Roslynn Mauskopf, United States Attorney for the Eastern District of New York, Rose Gill Hearn, commissioner of the New York City Department of Investigation, and Robin Dalgleish, acting Inspector-in-Charge, United States Postal Inspection Service, New York, announced the guilty pleas of Neil Foster Phillips, II, a funeral director and former New York City school guidance counselor, to conspiracy to commit mail fraud, and his wife Eloise Lyles-Phillips, to mail fraud, in connection with their 10-year scheme to defraud the John Hancock Life Insurance Company, Met Life Insurance Company, and the New York Life Insurance Company (collectively, the “Companies”).
The duo reportedly obtained term life insurance policies with the Companies in the names of both fictitious and living individuals, without those persons’ knowledge or permission, and by falsely reporting their deaths and collecting the proceeds of those policies. The defendants’ fraud scheme resulted in a loss of approximately $3.1 million to the Companies.
Phillips was a licensed funeral director in New York State and an employee of the J. Foster Phillips Funeral Home in Jamaica, New York, who for the past decade reportedly defrauded the Companies by fraudulently obtaining term life insurance policies from them in the names of Larry Lyles, Desiree Colson, Devon Lyles, Stephen Burnell and Dante Martin. Both Larry Lyles and Desiree Colson are the living brother and first cousin of Phillips’ wife and co-defendant Lyles-Phillips. The other names were created by Phillips and are fictitious.
In the case of Larry Lyles, Phillips assumed his identity and applied for a term life insurance policy with John Hancock in the amount of $500,000. Phillips completed the necessary paperwork, named Lyles-Phillips as the beneficiary of the policy, and sat for the required physical examination.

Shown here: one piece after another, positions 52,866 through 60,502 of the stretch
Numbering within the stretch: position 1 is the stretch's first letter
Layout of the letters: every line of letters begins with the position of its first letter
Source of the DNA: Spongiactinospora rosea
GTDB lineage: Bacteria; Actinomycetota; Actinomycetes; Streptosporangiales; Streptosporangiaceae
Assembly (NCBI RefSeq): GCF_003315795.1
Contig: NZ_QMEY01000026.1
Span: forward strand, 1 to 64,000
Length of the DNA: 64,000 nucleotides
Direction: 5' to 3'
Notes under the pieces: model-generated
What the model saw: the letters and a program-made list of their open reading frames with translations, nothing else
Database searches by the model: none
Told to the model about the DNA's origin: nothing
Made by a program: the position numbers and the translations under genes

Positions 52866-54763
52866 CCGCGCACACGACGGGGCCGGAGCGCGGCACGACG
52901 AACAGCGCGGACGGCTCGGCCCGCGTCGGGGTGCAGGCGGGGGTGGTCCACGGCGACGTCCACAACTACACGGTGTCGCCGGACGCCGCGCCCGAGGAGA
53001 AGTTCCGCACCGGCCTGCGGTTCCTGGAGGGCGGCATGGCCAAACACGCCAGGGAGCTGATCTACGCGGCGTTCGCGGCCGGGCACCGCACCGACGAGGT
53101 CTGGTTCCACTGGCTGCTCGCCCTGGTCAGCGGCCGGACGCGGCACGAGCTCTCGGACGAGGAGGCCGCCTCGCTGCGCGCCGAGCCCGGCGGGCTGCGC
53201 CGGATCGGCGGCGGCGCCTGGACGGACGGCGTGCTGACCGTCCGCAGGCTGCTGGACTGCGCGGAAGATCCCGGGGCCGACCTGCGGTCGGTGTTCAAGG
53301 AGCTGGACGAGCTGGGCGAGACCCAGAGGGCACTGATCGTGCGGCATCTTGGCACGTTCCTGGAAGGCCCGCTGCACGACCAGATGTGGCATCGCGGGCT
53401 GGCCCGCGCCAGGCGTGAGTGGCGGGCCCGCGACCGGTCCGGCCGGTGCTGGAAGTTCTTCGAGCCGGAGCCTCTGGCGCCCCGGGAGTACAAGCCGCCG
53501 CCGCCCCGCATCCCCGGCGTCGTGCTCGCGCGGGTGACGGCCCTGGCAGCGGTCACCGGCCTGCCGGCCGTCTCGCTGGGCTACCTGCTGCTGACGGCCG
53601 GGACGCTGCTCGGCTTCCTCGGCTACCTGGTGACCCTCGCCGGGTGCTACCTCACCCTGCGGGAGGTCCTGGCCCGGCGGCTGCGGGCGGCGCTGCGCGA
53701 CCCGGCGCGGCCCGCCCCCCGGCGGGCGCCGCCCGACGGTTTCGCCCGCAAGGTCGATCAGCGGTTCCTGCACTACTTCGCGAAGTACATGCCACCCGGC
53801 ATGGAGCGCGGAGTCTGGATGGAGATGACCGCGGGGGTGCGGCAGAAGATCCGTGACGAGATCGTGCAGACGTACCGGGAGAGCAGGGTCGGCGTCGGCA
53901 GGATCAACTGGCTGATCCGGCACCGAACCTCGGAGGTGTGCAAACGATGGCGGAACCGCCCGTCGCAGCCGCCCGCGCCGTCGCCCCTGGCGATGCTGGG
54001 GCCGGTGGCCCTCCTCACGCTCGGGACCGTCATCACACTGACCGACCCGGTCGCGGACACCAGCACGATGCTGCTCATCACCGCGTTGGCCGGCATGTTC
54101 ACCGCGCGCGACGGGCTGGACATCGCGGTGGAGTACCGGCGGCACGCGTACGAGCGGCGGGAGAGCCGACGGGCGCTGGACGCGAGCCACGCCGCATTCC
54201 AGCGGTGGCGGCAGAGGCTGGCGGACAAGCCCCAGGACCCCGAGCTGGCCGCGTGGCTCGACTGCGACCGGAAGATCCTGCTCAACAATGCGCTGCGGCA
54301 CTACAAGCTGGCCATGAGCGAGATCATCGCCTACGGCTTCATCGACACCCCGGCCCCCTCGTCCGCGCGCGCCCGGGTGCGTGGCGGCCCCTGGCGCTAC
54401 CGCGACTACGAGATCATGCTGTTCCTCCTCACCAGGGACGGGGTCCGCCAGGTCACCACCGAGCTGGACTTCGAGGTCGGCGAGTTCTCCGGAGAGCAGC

In June 2003, Phillips used his position as a licensed funeral director in New York State to file a death certificate with the New York City Department of Health and Mental Hygiene, fraudulently listing Larry Lyles as the deceased. The death certificate listed Emerson W. Brown Funeral Service, located at 179-24 Linden Boulevard, Jamaica, New York, as the funeral establishment. The Emerson W. Brown Funeral Service is located within the J. Foster Phillips Funeral Home, where Phillips was employed as the funeral director.
In early July 2003, Phillips and Lyles-Phillips caused a copy of Lyle’s death certificate and a notice of claim to be mailed to the John Hancock Life Insurance Company in Boston, Massachusetts, claiming that Lyles-Phillips was entitled to the proceeds of Lyles’ policy. In August 2003, John Hancock approved the claim and deposited a check in the amount of $501,825.50 into Lyles-Phillips’ bank account.
“To satisfy their personal greed, the defendants perpetrated an elaborate and ghoulish fraud that swindled millions of dollars from insurers,” stated Mauskopf. “Having pleaded guilty, each will now be held accountable for these crimes.”
New York City Department of Investigation Commissioner Hearn stated, “This investigation reminds me of a line from the movies: ‘I see dead people’. These defendants created fictitious dead people in order to execute a greedy and cynical scheme to defraud life insurance companies. This case is shocking given that Mr. Phillips was advising young people as a guidance counselor and Ms. Phillips is a former New York City Corrections Officer. They should have known better than to betray the public’s trust. Congratulations to all the investigators and prosecutors involved. “
Each defendant faces a maximum sentence 20 years imprisonment. In addition, as a part of his guilty plea, Phillips has agreed to forfeit $3.1 million to the government.
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